Society Spotlight: The death of a family history society

Society Spotlight: In today’s post, I cover the demise of The Cross Family History Society – seemingly a one-person society, that ended with the death of its founder.


In this, the second of my history society themed blog posts, I take a look at a society that helped me significantly with my research, until one day the silence fell.

Some history societies were born out of an individual’s love of an interest (perhaps a particular industry, or geographical place), and grow until it becomes all consuming for the founder. This leaves the society and its precious work at risk of dying with its founder (as we heard yesterday from Linda McCauley).

Cross Family History Society

Silence

Back in the late 1990s, I was in contact with a Pam McClymont from Australia. She was the sole worker behind The Cross Family History Society, and she had amassed a vast amount of information about the surname and its journey to Australia from its home in Ely, Cambridgeshire.

Her research enabled me to point me towards answers for vast parts of my own Cross family tree (making it easier to verify the data from the UK too). She didn’t have email, or a website, and I don’t think she had a computer either, as she would mail me vast amounts of paperwork covered in her handwritten notes, and even a self-published ‘Who’s Who’ guide (this was typed).

Who's Who Cross Family Vol 1 - Pamela McClymont
Who’s Who Cross Family Vol 1 – Pamela McClymont

Suddenly the correspondence stopped. I wondered whether my letters back to her had been lost in the mail, but I found out just under a year later via another researcher who was more local to her, that the reason for her silence was because she had died.

It now makes me wonder whether I hold her most up-to-date research, and what percentage of her work, and whether I have a duty to perform by making it available in some way – perhaps find a way to obtain permission to create Volume Two, perhaps create it as an eBook to help reach a new audience?

What should I do?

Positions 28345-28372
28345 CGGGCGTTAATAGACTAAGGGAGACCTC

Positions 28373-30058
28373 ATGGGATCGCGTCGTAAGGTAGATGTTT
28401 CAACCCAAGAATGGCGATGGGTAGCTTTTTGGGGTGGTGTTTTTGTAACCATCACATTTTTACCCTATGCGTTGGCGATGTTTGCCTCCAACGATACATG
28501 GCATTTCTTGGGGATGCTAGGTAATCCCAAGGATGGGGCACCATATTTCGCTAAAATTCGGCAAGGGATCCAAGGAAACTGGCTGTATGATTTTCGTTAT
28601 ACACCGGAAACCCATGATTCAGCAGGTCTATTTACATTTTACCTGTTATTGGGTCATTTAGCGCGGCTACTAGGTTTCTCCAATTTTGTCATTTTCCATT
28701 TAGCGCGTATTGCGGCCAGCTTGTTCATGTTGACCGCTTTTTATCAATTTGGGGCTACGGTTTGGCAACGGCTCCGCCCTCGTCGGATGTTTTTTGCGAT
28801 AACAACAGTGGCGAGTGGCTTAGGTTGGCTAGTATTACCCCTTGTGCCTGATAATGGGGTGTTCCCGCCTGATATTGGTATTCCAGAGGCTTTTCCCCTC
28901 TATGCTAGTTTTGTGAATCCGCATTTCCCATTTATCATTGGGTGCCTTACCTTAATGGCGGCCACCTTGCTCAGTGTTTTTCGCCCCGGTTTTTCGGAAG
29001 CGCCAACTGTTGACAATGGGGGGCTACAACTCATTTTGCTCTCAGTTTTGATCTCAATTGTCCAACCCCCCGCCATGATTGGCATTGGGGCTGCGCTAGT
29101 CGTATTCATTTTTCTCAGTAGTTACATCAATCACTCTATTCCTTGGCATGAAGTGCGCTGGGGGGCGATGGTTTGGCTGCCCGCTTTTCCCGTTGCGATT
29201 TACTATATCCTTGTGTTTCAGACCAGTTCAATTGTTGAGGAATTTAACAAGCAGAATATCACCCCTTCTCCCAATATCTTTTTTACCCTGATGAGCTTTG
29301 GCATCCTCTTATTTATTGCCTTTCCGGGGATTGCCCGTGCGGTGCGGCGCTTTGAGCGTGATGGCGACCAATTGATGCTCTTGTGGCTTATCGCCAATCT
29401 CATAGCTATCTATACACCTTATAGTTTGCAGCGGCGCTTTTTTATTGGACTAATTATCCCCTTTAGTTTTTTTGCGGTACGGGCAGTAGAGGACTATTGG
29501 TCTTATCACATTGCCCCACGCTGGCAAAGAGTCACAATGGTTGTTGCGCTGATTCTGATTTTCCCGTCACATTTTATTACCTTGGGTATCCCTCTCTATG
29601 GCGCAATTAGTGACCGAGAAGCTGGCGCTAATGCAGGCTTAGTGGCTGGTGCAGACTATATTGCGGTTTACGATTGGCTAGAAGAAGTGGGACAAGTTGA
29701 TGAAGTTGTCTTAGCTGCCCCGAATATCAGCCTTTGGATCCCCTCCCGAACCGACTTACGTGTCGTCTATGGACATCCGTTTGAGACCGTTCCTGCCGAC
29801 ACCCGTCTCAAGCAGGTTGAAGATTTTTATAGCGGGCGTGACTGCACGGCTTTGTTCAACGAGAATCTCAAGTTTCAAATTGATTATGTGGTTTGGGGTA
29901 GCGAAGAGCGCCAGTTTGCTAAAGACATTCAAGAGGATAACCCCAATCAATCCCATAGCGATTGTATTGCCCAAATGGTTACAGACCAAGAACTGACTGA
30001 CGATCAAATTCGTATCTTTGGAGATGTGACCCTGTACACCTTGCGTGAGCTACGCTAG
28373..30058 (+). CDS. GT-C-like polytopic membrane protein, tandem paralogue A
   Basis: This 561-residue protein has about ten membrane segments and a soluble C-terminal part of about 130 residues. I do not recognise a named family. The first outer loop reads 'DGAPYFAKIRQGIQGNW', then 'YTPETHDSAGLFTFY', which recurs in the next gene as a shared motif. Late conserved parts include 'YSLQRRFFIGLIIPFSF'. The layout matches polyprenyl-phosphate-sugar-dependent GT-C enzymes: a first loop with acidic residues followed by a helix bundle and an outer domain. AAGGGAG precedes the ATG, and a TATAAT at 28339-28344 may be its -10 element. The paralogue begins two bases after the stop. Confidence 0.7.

Have you been a member of a family history society that ended abruptly? What happened next? Did the society’s trove of information make it into safety, or has it been lost forever?

Leave your comments, thoughts, and experiences in the space below, or join in the discussion over at LinkedIn, and perhaps you can help save another one from an untimely end.

Come back tomorrow where we look at the first of the three questions posed to the Societies – What is the Society’s biggest need?

Author: Andrew Martin

Andrew Martin is owner and lead writer for History Repeating and Family Tree UK. Genealogist, historian, writer, photographer and would-be archaeologist. He'd love a time machine, but worries that it might take all the fun out of it.

4 thoughts on “Society Spotlight: The death of a family history society”

  1. If you could find a way to republish her work that would be great, and I for one would be interested in a copy.

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    1. Hi Lisa, the republishing would be in the hands of the executors of her estate. It’s been a while since Pam passed away, which might make it easier a topic to broach, but it would need their approval from a copyright inheritance point of view. Also, since Pam did her research, a lot of records have become digitised on scale and available online at sites like Ancestry and FindMyPast. This has inevitably led me, and a few other Cross family researchers, to realise that there are a few inaccuracies in the ‘Who’s Who’ book, and some unsolved mysteries – eg how likely was it that a couple in their 70’s were still having children? Without a re-write, I think that book should remain as is.

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